If you need to hire a fundraising professional you are in good company. This is one of the hardest positions to fill. It is even harder to retain a talented fundraiser. We have written extensively on these topics over the years because they are a major issue confronting the nonprofit sector.
The number of experienced fund development and fundraising professionals is much smaller than the pool of organizations that need such people. The pool of talent gets even smaller when looking for people who have experience with a diversity of fundraising methods. It is most challenging when looking for an individual who can manage the fundraising function for your organization or institution. This is coupled by a structural challenge: good fundraisers are not necessarily good fundraising managers. Yet the pathway to professional success is often tied to a move from fundraising to management. This is not always a good idea as the strengths of fundraisers are not always the strengths of fundraising managers.
To help you make the right hire, we suggest asking some out of the box questions. Whether you need someone to manage your fundraising, or someone to raise money the questions you ask can influence your hire. Try some of the following:
- What is your history of volunteerism and community involvement? This lets you know a candidate’s appreciation for the nonprofit sector and her understanding of the challenges faced by organizations and volunteers.
- Mentorship and training – who has she been mentored by? Worked under? Which seasoned professional or volunteer has shaped her career? Formal training is hard to come by, but good habits are learned from respected professionals.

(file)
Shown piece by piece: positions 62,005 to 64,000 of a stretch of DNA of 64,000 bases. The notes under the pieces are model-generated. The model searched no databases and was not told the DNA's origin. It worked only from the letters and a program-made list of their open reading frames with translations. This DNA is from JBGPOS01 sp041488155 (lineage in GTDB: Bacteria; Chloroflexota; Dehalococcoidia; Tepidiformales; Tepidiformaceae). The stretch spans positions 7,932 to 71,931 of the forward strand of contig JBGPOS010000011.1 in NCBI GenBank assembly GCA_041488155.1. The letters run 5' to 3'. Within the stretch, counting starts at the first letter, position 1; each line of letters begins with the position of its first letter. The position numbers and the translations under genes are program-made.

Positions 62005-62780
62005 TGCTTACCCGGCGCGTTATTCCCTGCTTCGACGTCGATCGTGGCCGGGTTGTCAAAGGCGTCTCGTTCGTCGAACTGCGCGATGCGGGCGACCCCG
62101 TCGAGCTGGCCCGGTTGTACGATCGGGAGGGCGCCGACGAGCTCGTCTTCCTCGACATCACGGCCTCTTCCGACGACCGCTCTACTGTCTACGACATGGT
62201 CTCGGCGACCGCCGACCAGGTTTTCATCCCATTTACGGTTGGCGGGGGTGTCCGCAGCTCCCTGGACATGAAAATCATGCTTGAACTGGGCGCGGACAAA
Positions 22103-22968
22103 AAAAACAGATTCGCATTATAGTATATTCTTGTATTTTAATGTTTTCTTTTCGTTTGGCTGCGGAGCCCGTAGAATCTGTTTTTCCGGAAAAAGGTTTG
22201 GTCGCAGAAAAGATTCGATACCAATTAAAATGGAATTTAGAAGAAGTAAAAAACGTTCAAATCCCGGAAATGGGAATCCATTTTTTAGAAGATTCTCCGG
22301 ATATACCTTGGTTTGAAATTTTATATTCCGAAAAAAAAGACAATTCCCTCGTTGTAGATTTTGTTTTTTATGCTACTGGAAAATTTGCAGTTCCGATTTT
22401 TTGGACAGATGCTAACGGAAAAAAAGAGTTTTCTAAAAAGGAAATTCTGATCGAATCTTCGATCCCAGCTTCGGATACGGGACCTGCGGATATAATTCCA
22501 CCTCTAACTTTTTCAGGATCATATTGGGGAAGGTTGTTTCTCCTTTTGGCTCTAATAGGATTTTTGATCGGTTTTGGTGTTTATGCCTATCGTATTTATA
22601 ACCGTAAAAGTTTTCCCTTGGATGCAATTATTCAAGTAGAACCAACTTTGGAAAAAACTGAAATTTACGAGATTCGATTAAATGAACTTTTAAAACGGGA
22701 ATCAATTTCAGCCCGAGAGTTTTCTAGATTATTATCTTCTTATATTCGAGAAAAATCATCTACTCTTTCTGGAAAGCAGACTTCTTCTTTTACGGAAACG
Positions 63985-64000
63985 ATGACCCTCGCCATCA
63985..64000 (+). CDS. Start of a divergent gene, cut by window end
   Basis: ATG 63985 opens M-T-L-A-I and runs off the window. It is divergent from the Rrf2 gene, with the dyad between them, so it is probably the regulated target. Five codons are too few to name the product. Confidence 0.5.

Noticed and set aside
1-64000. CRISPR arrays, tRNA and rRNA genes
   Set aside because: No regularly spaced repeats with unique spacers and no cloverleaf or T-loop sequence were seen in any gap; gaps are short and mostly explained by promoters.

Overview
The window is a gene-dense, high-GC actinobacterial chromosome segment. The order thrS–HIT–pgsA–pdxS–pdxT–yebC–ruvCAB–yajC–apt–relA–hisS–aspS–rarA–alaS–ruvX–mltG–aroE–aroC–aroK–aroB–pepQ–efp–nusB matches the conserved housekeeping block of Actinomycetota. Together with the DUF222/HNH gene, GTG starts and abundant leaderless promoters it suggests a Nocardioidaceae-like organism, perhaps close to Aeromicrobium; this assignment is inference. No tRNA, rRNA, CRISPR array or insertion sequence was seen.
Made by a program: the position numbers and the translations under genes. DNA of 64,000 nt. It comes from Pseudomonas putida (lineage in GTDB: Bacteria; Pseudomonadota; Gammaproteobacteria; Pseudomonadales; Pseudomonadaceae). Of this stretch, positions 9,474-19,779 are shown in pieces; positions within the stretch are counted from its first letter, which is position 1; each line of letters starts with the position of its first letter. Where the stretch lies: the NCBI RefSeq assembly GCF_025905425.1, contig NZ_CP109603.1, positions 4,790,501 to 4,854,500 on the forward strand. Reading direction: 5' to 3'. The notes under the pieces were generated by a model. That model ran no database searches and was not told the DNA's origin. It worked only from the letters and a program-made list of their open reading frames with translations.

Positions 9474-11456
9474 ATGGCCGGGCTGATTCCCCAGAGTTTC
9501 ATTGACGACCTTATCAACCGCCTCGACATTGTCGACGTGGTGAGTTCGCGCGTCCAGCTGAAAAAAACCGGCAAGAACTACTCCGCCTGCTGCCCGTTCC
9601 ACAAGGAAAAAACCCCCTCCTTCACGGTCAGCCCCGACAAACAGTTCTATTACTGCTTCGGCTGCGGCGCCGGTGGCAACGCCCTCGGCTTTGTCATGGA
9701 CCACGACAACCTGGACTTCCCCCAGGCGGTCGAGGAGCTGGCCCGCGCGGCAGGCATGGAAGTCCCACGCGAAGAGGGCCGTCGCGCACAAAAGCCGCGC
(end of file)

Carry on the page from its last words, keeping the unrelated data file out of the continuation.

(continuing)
- Project development and management – what has your candidate created from scratch? What did she start and manage? Don’t worry about success: you want to learn about her initiative and how she approaches a goal.
- How well has she prepared for the interview? What types of questions does she ask in the interview? Do those questions reflect creative research of your organization? How a candidate prepares for an interview is a clue to how she may approach work with a donor.
- What is her work history and track record? Ask about growth with an organization or within a position; impact of her work; and length at previous positions – has she stayed long enough for organizations to benefit from her tenure? Was she a team player or a loner? Listen to language: do you hear “I raised $99 million in 90 days” or “Together our staff, board and volunteers exceeded our goal.” Does she mention working from a plan? Engaging and supporting volunteers?
Consider these suggestions as you prepare to make your next hire: out-of-the box questions can help you learn what you need to know.
1. How to Hire a Fundraiser http://fundraisinggoodtimes.com/2012/08/21/how-to-hire-a-fundraiser/
2. To Hire or To Plan – Which comes first? http://fundraisinggoodtimes.com/2011/04/08/hiring-fundraiser/
3. Fundraising Fables: Retaining fundraising professionals http://fundraisinggoodtimes.com/2014/07/21/fundraising-fables-retaining-fund-development-professionals/
4. Your fundraising quarterback: Staff http://fundraisinggoodtimes.com/2012/02/23/your-fundraising-quarterback-staff/
5. I’ll take a percentage http://fundraisinggoodtimes.com/2009/06/03/fundraising-ethics/
Mel and Pearl Shaw are the authors of “Prerequisites for Fundraising Success” and “The Fundraiser’s Guide to Soliciting Gifts.” They provide fundraising counsel to nonprofits. Visit them at www.saadandshaw.com. Follow them on Twitter: @saadshaw.